Angelic Torture In Free Game Dämmerung

An attack is imminent, informants say. The eight suspects bound before you are active members of the North militia, you’re told, and you have authority to get information out of them any way you please. It urges you to be brutal, though, building from spitting and slapping to mutilation and murder. You’ve got to save the world, after all. Dämmerung [official site] is out now for free.

It’s not the first grotesque torture game I’ve played, but its eerie heavenly tone really stands out.

Our land has creamy hills, impossibly vast passages, soft light, and an unseen angelic chorus. It’s unsettling, and that’s even before the torture begins. Our suspects are seen as unmoving, inhuman mesh figures with black boxes floating before their eyes, babbling prayers and wailing about ancient gods and kingdoms. Their deaths are gruesome and pointless – acid, rats, drowning, and worse – though they’re only presented in text.

I suspect it always ends the same way, desperate and sickening, but I’ve only played once and would rather not revisit it as what I saw felt right. It’s a curious one. I’d say more, but go in fresh.

Playing it reminded me a little of Photobomb with its dehumanising investigations and executions. Do play that too if you missed it – Photobomb’s a very clever puzzler about tracking bombing suspects by recreating photos in virtual scenes before executing one suspect.


  1. stonetoes says:

    No thanks, these ticking time-bomb scenarios disgust me too much.

    “The object of torture is torture.” – George Orwell

    Of course maybe that’s the point of the game but I don’t particularly feel like playing it to find out.

    • Gap Gen says:

      Yes, I’d be wary of the message being taken as “we have to do what we must to stop these attacks” rather than “torture is bad and ineffective” or better, “torture is bad even if it’s effective, which it isn’t”. Again, haven’t played this so can’t comment on how it’s handled here.

      • Alice O'Connor says:

        Dämmerung’s torture is grotesque, cruel, spiteful, and – as it played out for me, at least – didn’t save anyone. It doesn’t seem at all pro-torture.

        • Haborym says:

          Your choices don’t seem to make any real difference whatsoever, so I would hazard a guess and say that success is not possible.

      • Distec says:

        Haven’t had the opportunity to play either, but from the look here it doesn’t seem like it’s trying to make any kind of political statement about torture. Just… “here it is”. It can be an affecting experience just because you’re grappling with committing horrid things to virtual dolls.

        Not all games have a message or less to take away from them, or at least not ones as overt as what you suggest.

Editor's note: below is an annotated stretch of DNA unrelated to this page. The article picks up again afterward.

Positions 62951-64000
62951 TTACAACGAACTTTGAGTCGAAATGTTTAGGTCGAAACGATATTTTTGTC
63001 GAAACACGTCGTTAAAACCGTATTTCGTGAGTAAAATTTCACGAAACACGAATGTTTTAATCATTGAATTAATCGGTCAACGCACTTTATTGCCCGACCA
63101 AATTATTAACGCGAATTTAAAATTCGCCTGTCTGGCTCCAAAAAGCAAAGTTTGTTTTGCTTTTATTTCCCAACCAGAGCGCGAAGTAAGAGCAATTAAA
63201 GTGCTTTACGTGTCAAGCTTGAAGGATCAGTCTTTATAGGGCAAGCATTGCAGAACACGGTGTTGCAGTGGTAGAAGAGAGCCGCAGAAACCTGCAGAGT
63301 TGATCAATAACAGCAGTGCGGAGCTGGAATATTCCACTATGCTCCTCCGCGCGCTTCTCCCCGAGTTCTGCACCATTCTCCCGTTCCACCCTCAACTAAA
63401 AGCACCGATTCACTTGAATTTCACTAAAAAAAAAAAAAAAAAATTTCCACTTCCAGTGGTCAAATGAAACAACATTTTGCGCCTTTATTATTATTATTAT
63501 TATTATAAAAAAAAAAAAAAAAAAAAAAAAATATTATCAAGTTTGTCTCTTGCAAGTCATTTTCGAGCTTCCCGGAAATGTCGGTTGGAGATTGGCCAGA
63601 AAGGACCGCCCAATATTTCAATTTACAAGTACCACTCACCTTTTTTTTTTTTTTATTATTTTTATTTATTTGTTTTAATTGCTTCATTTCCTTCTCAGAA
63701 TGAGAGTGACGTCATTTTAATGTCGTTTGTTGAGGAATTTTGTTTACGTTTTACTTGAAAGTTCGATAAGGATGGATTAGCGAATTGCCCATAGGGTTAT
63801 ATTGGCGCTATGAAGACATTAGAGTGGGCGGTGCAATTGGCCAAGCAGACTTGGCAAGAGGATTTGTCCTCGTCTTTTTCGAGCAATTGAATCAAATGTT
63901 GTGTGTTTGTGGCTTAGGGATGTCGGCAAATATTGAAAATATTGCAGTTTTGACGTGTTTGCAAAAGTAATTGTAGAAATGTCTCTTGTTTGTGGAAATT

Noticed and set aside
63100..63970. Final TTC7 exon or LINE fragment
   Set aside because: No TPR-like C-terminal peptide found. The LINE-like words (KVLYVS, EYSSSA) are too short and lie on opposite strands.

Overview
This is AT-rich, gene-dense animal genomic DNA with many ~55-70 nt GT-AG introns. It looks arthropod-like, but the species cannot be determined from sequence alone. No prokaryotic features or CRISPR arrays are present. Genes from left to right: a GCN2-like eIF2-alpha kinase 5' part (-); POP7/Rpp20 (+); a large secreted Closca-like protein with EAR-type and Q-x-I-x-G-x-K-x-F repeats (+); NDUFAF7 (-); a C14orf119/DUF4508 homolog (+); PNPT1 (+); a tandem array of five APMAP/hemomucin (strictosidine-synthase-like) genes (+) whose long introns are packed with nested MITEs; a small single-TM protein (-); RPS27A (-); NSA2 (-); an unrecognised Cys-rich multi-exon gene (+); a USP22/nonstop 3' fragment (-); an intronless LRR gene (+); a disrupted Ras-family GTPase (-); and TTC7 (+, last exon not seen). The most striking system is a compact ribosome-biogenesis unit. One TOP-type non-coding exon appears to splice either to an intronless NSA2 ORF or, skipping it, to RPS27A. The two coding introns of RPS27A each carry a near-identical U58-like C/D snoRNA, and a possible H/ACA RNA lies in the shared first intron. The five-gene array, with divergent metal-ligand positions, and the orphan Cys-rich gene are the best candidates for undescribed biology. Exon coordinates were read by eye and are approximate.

• Admiral Snackbar says:

          I played the game and it’s clearly anti-torture. The message is pretty overt. It’s only ten minutes. Feel free to give it a shot and see for yourself.

  2. Dataflashsabot says:

    Aww, the Linux build is a lie- it’s a mislabelled OSX build. And the Windows build doesn’t run under WINE.

  3. Necrourgist says:

    I think the only thing, that can change my current mental state of “Fu.. this world and fu.. this life and fu.. humanity” would be to witness someone dying of unnatural causes first hand…A few years back i may have denied, that games have desentized me. Today, though, i embrace this state of mind, this darkened world-view of mine. A torture game? Where i can torture? Am i supposed to be…shocked? In awe? Am i suppose to curdle into a ball and weep? I don’t know what i am supposed to feel…Well, now i actually want to torture someone!

    • frightlever says:

      I never bought the theory that the media environment has no impact on how much violence you have in society. I don’t think violent games, TV, music or movies significantly push people into becoming more violence, but they must raise the background level such that some people on the cusp of using violence may be pushed over. Still, just one minor factor and if America has taught us anything it’s that wealth inequality and ready access to firearms has a far greater effect than watching Breaking Bad or Homeland.

  4. Natdaprat says:

    This was a very peculiar game, if you can call it a game. There is no gore, only an action and a description. I don’t know what the creator wanted to portray, but it felt profound. You play as an interrogator for some mystery government, they refer to the suspect as ‘it’, but the figures are all clearly men. It gives you the illusion of choice but everything ends the same way.

    It took me 10 minutes to complete, and I played it again.

    • MrUnimport says:

      The illusion of choice is a lot easier to give than actual choice.